Why the leopard got its spots

Oct 20, 2010
Patterns like the leopards rosettes evolve in cats which use forest habitats. Credit: Copyright is Cai Priestley 2008

Why do leopards have rosette shaped markings but tigers have stripes? Rudyard Kipling suggested that it was because the leopard moved to an environment "full of trees and bushes and stripy, speckly, patchy-blatchy shadows" but is there any truth in this just-so story?

Researchers at the University of Bristol investigated the flank markings of 35 species of wild cats to understand what drives the evolution of such beautiful and intriguing variation. They captured detailed differences in the visual appearance of the cats by linking them to a mathematical model of pattern development.

They found that cats living in dense habitats, in the trees, and active at low light levels, are the most likely to be patterned, especially with particularly irregular or complex patterns. This suggests that detailed aspects of patterning evolve for camouflage. Analysis of the evolutionary history of the patterns shows they can evolve and disappear relatively quickly.

The research also explains why, for example, black leopards are common but black cheetahs unknown. Unlike cheetahs, leopards live in a wide range of habitats and have varied behavioural patterns. Having several environmental niches that different individuals of the species can exploit allows atypical colours and patterns to become stable within a population.

Although a clear link between environment and patterning was established, the study also highlighted some anomalies. For example, cheetahs have evolved or retained spotted patterns despite a strong preference for open habitats, while a number of cats, such as the bay cat and the flat-headed cat, have plain coats despite a preference for closed environments. Why this should be remains unclear.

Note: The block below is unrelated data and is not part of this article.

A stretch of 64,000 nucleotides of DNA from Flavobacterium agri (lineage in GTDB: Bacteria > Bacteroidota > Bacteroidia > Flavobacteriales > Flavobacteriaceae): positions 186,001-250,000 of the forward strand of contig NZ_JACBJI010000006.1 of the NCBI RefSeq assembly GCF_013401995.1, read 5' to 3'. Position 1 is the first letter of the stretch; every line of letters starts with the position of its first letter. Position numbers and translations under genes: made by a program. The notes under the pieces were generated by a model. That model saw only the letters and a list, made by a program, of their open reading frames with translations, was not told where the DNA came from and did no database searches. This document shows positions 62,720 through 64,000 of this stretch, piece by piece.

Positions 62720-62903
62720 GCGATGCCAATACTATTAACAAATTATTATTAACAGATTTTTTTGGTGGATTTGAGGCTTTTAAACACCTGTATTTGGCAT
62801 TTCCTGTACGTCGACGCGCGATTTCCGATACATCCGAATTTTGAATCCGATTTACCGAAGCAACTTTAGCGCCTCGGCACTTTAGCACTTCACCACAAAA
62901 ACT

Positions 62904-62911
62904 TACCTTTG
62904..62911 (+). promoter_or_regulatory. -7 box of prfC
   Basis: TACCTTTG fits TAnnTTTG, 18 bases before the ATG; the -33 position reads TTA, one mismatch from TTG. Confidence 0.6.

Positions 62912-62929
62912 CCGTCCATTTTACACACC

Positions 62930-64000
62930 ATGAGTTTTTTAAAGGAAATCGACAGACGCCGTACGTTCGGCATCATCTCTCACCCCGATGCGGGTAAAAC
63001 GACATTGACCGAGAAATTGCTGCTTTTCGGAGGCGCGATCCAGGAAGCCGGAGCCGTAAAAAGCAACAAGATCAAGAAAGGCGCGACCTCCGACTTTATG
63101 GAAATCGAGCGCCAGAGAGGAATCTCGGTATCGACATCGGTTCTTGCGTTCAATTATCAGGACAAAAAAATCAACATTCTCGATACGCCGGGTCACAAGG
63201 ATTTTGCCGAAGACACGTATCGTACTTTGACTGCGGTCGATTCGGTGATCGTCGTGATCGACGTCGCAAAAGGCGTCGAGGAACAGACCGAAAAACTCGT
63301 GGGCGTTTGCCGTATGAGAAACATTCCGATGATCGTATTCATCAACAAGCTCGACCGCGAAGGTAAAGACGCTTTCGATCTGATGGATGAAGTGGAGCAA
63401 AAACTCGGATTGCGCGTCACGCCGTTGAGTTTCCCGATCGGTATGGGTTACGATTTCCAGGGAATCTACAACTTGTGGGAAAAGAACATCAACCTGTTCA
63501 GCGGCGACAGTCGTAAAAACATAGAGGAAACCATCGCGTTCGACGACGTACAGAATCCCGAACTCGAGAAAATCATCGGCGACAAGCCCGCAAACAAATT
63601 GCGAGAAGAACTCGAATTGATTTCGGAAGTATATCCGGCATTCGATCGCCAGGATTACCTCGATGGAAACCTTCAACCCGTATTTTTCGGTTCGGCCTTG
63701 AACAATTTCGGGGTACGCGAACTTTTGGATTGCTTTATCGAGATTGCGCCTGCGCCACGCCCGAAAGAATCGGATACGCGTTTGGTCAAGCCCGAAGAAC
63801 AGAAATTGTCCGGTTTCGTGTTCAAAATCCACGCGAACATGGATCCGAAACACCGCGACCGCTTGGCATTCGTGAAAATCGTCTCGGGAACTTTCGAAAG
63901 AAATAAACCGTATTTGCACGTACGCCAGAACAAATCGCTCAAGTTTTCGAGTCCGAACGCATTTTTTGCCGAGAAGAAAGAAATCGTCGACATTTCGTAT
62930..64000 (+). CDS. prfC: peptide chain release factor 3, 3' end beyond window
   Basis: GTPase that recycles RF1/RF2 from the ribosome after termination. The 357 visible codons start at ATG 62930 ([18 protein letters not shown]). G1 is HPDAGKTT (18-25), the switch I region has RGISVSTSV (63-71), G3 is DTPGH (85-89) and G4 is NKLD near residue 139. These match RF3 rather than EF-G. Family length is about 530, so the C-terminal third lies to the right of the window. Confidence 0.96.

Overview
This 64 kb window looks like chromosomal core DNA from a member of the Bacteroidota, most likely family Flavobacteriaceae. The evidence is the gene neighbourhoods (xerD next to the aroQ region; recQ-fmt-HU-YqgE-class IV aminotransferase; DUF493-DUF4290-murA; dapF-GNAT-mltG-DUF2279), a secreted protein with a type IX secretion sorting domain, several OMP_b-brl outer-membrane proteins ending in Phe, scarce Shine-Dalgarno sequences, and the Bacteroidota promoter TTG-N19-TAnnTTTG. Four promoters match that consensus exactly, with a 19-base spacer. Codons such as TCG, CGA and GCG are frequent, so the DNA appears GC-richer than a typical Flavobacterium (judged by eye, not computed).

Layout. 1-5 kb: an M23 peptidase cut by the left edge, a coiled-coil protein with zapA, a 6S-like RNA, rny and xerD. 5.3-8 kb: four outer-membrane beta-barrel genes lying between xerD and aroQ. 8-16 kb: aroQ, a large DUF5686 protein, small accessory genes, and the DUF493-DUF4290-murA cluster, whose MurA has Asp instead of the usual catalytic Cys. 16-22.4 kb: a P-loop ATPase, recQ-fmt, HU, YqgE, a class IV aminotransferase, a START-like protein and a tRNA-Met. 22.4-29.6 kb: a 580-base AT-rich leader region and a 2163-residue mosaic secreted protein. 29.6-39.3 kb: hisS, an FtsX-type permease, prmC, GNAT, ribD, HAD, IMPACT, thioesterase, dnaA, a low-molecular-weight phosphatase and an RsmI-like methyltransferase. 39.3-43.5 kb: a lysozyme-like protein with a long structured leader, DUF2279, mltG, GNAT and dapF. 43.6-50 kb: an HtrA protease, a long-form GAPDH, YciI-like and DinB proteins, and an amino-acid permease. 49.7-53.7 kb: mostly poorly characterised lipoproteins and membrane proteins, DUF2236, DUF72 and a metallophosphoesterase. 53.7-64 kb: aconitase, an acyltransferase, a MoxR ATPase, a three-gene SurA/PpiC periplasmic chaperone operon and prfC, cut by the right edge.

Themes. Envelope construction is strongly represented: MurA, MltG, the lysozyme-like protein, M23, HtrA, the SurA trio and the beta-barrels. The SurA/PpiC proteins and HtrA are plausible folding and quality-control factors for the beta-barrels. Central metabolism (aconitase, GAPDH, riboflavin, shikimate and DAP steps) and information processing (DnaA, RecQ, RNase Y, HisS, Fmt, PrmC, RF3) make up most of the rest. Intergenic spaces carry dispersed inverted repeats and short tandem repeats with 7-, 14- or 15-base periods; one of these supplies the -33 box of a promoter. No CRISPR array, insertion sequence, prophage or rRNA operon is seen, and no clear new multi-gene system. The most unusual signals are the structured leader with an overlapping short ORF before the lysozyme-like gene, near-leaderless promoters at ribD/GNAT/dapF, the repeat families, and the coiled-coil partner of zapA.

The study also highlighted just how few species of cats have vertical stripes. Of the 35 species examined, only tigers always had vertically elongated patterns and these patterns were not associated with a grassland habitat, as might be expected. However, tigers seem to be very well camouflaged so this raises the question why vertical stripes are not more common in cats and other mammals.

Will Allen of Bristol's School of Experimental Psychology, who led the research, said: "The method we have developed offers insights into cat patterning at many levels of explanation and we are now applying it to other groups of animals."

Explore further: Bees able to spot which flowers offer best rewards before landing

More information: The research is published today in Proceedings of the Royal Society B.

Provided by University of Bristol

4.4 /5 (14 votes)

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User comments : 13

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kevinrtrs
1 / 5 (8) Oct 20, 2010
it wasn't the purpose to explain and so it doesn't explain HOW these stripes/spots and cat characteristics developed/originated in the first place. Hence the molecules-to-cat evolutionary story cannot be applied. But the researchers are of course using that sense and understanding of the word "evolution" in this case.

The information contained in the kind of animal known currently as "cat" was already put into place when they were created and so now it's simply a case of different genes being turned on or off to express those varying characteristic in the different animals we know - e.g. lion, cheetah, leopard etc.
No NEW information was gathered or created from mutations and natural selection - as Darwinian evolutionary thought would like us to understand. The information was already THERE.

Skeptic_Heretic
4.4 / 5 (7) Oct 20, 2010
No NEW information was gathered or created from mutations and natural selection - as Darwinian evolutionary thought would like us to understand. The information was already THERE.